"Perhaps people will soon be persuaded that there is no patriotic art and no patriotic science," Goethe wrote in 1826, toward the end of his long life. "Both belong, like everything good, to the whole world and can be promoted only through general, free interaction among all who live at the same time." These noble words lie at the heart of what Goethe called Weltliteratur, world literature, which he conceived of as a ceaseless process of exchange across the borders of nations and cultures.
At the center of this process is the work of translators, for, though it is highly desirable to be multilingual, the range of cultural access even among gifted linguists is inevitably small in relation to the enormous number of languages in the world. In addition to the flood of new works in translation, classics from the Iliad and the Odyssey to "Madame Bovary" and "Death in Venice" are constantly translated anew. None of this could occur without a huge cohort of go-betweens, many of them virtually anonymous, through whose incessant labors something one might term "cultural mobility" is facilitated.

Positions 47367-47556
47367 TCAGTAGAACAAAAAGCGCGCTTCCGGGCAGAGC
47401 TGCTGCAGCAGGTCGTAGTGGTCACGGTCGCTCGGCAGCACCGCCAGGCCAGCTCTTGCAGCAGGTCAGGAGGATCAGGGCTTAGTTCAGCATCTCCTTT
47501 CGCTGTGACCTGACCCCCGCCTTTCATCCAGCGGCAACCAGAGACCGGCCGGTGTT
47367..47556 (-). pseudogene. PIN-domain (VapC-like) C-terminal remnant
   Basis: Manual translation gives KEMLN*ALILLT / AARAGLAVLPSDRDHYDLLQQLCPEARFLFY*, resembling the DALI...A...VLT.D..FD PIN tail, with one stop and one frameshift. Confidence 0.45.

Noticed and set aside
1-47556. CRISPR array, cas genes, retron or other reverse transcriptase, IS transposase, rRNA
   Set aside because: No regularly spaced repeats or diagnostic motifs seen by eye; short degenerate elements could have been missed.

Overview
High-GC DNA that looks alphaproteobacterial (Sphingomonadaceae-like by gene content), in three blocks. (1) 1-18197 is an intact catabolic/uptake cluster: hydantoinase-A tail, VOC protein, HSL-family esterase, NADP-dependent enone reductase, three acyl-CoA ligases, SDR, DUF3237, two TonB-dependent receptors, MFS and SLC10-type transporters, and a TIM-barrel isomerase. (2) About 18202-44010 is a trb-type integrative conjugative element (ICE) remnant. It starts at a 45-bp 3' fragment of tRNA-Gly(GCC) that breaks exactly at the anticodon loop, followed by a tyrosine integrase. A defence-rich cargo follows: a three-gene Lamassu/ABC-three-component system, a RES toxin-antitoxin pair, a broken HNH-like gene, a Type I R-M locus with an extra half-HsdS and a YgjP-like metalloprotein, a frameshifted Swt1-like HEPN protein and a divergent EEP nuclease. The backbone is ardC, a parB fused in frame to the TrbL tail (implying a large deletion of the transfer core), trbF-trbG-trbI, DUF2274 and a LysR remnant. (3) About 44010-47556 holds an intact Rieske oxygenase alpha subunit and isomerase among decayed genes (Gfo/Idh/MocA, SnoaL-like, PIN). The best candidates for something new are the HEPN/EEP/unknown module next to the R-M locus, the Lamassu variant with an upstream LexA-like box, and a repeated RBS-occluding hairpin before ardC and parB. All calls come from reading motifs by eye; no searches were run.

Cultural mobility is the process by which the symbols, self-conceptions, modes of expression and ritual actions of people rooted in a specific place, time and society are detached from those roots and set in motion, to reach other places, different times. There is a paradox, or perhaps a tangle of paradoxes, here: People tend to admire cultural forms that seem autochthonous, sprung from their native soil. These forms have a distinctiveness, a rich specificity bound up with their origins. And yet such distinctive forms are also appreciated away from their native soil and hence require a whole range of displacements, repackagings and transformations that enable them to travel. Even on one's home ground, this principle of displacement applies after the lapse of only a few years -- for the past, in the novelist L.P. Hartley's famous words, "is a foreign country; they do things differently there." Moreover, under careful scrutiny, it turns out that the supposedly native and unchanged forms are themselves products of a prior translation process, less visible but no less real than that which allows us to encounter whatever is alien to us.